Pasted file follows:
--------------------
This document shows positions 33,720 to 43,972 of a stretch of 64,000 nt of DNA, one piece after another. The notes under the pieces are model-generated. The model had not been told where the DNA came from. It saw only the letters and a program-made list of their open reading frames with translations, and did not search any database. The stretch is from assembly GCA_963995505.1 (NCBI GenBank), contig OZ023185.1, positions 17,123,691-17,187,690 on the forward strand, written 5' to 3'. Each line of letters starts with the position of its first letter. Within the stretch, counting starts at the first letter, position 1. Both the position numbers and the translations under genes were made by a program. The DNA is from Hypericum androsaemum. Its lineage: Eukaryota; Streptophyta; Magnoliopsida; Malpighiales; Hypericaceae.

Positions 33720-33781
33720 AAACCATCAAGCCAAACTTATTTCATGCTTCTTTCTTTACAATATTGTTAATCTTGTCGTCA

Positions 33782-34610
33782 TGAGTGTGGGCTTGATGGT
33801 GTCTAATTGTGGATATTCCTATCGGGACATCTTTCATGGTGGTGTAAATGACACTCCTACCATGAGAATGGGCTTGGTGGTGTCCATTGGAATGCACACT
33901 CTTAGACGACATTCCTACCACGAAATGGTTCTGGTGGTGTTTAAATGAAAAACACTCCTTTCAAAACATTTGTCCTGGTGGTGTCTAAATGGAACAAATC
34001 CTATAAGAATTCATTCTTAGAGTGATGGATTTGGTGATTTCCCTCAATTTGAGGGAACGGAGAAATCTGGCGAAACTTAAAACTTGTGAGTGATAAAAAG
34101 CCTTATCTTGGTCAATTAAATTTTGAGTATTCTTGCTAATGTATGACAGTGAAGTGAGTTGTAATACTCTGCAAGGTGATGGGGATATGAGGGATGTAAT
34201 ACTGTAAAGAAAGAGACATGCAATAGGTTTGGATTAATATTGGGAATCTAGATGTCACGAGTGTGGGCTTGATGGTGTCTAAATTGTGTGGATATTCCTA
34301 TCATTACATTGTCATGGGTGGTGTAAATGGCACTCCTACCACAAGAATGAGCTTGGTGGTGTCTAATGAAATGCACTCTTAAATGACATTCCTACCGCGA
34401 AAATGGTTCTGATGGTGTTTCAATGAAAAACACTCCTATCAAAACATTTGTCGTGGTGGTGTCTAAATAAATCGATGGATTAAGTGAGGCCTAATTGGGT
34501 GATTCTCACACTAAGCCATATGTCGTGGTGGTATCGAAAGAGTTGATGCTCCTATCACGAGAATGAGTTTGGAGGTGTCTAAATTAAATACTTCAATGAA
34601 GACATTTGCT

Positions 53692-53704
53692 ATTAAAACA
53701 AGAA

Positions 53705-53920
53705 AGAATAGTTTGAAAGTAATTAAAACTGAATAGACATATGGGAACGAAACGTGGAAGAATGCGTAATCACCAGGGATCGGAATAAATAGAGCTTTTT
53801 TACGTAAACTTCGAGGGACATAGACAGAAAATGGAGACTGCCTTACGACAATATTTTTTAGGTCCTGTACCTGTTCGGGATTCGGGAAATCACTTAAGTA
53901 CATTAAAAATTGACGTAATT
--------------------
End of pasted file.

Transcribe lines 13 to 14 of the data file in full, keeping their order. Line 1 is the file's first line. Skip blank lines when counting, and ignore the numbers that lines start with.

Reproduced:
34501 GATTCTCACACTAAGCCATATGTCGTGGTGGTATCGAAAGAGTTGATGCTCCTATCACGAGAATGAGTTTGGAGGTGTCTAAATTAAATACTTCAATGAA
34601 GACATTTGCT